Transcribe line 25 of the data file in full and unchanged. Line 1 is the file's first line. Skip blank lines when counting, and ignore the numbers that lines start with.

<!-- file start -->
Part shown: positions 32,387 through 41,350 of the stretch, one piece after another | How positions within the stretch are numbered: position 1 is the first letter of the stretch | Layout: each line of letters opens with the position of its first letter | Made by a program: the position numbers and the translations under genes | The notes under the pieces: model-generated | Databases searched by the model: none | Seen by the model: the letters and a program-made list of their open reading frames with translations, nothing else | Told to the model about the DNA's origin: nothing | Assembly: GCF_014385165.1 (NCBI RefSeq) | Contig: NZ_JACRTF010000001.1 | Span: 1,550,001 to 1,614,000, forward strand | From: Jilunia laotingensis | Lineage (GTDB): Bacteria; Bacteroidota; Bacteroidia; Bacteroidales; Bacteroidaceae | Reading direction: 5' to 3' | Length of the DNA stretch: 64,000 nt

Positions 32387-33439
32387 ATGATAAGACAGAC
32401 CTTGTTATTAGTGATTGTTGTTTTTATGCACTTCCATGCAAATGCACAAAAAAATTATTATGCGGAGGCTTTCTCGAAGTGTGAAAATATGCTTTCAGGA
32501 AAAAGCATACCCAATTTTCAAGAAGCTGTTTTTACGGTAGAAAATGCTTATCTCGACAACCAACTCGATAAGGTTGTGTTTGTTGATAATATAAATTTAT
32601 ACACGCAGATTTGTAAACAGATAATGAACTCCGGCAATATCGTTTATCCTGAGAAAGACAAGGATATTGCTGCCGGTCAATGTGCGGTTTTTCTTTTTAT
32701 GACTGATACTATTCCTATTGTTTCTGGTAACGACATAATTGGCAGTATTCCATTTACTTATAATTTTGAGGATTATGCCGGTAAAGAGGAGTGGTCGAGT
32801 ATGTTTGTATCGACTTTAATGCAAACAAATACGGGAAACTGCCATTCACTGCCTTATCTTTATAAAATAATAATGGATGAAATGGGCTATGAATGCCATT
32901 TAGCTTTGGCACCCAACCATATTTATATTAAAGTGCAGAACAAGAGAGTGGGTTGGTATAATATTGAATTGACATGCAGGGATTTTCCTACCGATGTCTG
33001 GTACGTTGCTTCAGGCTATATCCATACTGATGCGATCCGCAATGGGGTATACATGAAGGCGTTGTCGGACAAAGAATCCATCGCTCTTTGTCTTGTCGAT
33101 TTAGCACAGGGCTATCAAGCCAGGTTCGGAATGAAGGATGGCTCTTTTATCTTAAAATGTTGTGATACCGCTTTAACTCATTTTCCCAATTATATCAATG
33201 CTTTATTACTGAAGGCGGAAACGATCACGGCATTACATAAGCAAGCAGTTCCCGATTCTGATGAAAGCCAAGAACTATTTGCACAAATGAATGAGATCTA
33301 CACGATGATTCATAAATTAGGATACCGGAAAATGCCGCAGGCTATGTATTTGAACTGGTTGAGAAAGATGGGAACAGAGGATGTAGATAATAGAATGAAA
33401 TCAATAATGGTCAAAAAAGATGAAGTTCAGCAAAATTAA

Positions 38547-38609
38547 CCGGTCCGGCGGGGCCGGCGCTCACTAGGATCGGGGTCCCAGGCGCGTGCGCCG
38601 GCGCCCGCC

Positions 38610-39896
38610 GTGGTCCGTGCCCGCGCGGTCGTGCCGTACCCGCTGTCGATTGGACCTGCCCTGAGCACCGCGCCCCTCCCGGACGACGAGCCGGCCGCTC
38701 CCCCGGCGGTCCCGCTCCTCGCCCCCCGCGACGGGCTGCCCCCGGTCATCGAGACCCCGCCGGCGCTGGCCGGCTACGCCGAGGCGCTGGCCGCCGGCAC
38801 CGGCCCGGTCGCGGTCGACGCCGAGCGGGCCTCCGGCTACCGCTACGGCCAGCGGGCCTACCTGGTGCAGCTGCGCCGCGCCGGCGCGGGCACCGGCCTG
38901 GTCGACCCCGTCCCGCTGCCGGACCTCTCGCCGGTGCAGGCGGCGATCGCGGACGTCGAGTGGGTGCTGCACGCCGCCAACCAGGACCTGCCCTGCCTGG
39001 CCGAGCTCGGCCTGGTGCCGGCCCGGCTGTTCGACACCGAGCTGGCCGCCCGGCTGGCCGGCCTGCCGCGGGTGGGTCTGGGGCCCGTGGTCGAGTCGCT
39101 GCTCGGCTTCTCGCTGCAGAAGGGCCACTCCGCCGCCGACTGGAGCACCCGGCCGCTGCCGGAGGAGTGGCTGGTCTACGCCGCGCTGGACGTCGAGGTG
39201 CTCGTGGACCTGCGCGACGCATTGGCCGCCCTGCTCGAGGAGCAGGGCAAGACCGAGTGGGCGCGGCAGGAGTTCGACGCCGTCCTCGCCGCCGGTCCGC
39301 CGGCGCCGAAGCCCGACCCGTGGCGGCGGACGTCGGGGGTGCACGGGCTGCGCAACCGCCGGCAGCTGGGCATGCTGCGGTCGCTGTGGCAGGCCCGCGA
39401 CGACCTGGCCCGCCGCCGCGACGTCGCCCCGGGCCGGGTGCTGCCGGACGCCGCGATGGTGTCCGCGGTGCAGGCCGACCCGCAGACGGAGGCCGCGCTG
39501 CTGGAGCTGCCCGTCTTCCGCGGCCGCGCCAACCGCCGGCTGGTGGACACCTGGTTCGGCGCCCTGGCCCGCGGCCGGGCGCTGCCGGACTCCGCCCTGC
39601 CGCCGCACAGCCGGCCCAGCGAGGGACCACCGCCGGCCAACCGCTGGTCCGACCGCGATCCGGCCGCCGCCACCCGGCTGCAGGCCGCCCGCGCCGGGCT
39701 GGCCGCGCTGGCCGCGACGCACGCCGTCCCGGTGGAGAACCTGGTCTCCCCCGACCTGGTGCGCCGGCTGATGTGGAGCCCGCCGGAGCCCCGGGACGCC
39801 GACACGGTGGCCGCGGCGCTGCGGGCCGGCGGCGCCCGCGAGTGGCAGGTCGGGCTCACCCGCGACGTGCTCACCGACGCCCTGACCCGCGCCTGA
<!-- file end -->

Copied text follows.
39201 CTCGTGGACCTGCGCGACGCATTGGCCGCCCTGCTCGAGGAGCAGGGCAAGACCGAGTGGGCGCGGCAGGAGTTCGACGCCGTCCTCGCCGCCGGTCCGC